Here we check back in with Joel Plaskett nearly a decade after Truthfully Truthfully, and times have changed, but the music is as bright and wonderful to listen to as ever. The earlier album showcased Plaskett’s personality by matching his self-effacing wit with his rock bravado. Scrappy Happiness is a record by the same artist now in his mid-to-late 30’s. He’s mellowed out some and tamed his incorrigible nature to that of a sly, knowing elder. It’s not often I feel like I know enough about an artist just from music that I can go on like this in a review, but Joel Plaskett albums have a welcoming quality to them. It’s not that they’re autobiographical or confessional, per se, but they’re open and honest about what he thinks of the world: he has taken whatever’s inside him and made some damn good music out of it. Whenever I think of his music, I think of what Roger Ebert said about David Byrne in Stop Making Sense: “He seems so happy to be alive and making music.” “You’re Mine,” where the romance is incidental, just part of the overall atmosphere of youth and exuberance. On “You’re Mine,” he breathlessly proclaims his love for Husker Du, declares he’s Traveling through space and time / To keep my love alive” and screams like a triumphant warrior, "It’s 1995! / I’m yours and you are mine, mine, mine!"
Near as I can figure, the objective of With the Beatles was to keep the party going. In 1963 there was absolutely no telling when the gravy train from a pop rock quartet was due to stop, so the best you could hope to do is repeat the same formula as last time and hope lightning struck twice. Luckily, the magic was far from gone. It certainly helps that they were indeed “The Goddamn Beatles,” full of life and energy and charm. Their singles, like “She Loves You,” required them to be commercial, upbeat and energetic. On the album, they could explore their own character a bit more through covers and downtempo tracks that didn’t play to the idea of what “The Beatles” were on the radio.
The first song on Joel Plaskett’s 2003 album, Truthfully Truthfully, begins with a tangled, twangy sounding guitar, before thickening into a heavy riff that marks the influence of 70’s rock that threads throughout Joel’s rock songwriting. On Truthfully, there’s a confidence to the music that almost kids the listener, matched with the way the lyrics show a very Canadian interest in self-deprecation and suspicion of success. Truthfully, Truthfully almost has two lives, that arena-rock bravado and that shy earnestness. Joel’s songwriting keeps the subject matter light and several degrees away from anger or melodrama, but there are gentle putdowns, beginning with that first track, where his admission that "I’ve got trouble written all over me" sounds less like a boast than a complaint. Another great track is “Mystery & Crime,” where Plaskett muses over a relationship gone horrible wrong, where he is the “guilty” party, but still feels put-upon as the situation gets blown out of proportion ("I go to all the parties / And I never have a good time / It’s like we’re acting out a movie / Mystery & Crime / I never meant to hurt her / Now everybody’s screaming murder, murder, murder…") Truth is, on this site, I tend not to fixate too much on lyrics, because I review a lot of music where the lyrics aren’t inherent to the enjoyment of the song. But Joel is a for-sure true-blue songwriter. He knows how to turn a phrase, and how to craft a song that will service that.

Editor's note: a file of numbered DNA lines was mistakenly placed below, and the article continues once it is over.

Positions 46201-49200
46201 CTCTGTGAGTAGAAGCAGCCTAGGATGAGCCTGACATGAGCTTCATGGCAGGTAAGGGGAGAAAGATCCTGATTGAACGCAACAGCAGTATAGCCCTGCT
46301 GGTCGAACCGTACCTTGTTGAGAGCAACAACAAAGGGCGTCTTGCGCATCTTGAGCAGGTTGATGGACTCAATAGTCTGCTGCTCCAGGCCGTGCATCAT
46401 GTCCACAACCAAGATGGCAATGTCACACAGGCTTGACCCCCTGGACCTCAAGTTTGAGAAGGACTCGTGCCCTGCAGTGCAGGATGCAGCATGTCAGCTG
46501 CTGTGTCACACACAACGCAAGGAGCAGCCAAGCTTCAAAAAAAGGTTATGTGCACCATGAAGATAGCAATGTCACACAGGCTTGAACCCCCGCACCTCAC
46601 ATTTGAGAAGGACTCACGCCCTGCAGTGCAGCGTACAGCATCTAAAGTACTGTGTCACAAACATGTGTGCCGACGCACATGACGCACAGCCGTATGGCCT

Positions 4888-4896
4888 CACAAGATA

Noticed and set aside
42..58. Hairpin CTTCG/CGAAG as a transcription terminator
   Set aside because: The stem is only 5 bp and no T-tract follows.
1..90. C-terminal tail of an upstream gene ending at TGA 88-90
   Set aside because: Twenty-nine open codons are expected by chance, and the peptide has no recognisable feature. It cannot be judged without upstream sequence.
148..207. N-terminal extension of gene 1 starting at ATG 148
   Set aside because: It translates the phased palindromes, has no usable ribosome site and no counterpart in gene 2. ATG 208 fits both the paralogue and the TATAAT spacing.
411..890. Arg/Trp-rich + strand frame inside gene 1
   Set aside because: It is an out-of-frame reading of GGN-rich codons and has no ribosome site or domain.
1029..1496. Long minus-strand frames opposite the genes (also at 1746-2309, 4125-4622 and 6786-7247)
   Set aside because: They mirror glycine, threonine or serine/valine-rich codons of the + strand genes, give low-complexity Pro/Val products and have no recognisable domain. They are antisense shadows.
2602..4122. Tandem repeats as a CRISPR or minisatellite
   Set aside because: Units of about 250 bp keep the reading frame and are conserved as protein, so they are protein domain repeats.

Do you ever go for a long drive at night? Maybe just go for a spin around the block, just to clear you head, you find yourself mesmerized by the shadows cast by the dim streetlights and driving for a lot longer than you thought you would. C’Mon, by Low, feels like that light to me. It’s focused, directing me down a long, dark road. For long stretches of the album, singers Alan Sparhawk and Mimi Parker sing-chant fragmented lyrics over gradually morphing instruments. Consider the 8-minute long “Nothing But Heart,” which stretches its main phrase ("I’m nothing but heart") to its breaking point as the guitar parts rise and fall and squeal and sing in the background and the drums chug on. There are other lyrics, but I think you’re not even meant to hear about them. The album is about its spare soundscapes.
There’s a trap with a band’s second album, which I’ve talked about before. If you loved the first one, as I did Zeus’, it inevitably becomes a competition, and the second album inevitably loses. The first album gives you a new experience, makes an impression. If the second album is just more of the same, it pales in comparison. If it tries to find a new direction, it could be a betrayal. For me, on first listen, this was closer to the latter. It sounds close enough, but there’s nothing on this album quite as immediately pleasurable to me as “Marching Through Your Head” or the rest of Say Us’ second half. This one is actually kinda distant and obscure and experimental, and even if the first one was inventive and odd in its own way it sure did feel “here.” This is an album I had to go to. One I had to figure out. That has its own rewards.
Is it me, or is there a hidden undertone of sadness in a lot of dance music? The music designed to get people to move their bodies can’t quite tear them away from the pain that plagues their very souls or end the turmoil in which they live their lives, numbing themselves to the burdens of life and trying to forget for a stolen instant on a dark, crowded dancefloor, to escape and pretend they are just a glorious carefree being among many submitting to the groove before finally crashing back down to reality at the end of the night? It’s not just me, is it?
I was listening to this album during the extremely rainy May of 2011. The damp, grey environment may have informed my opinion of it, but I do always think those things about dance music, especially this album, how there’s a bittersweetness bordering on outright sorrow. I remember listening to it on the subway and on long, chilly walks for coffee (where a lot of my music listening is done.)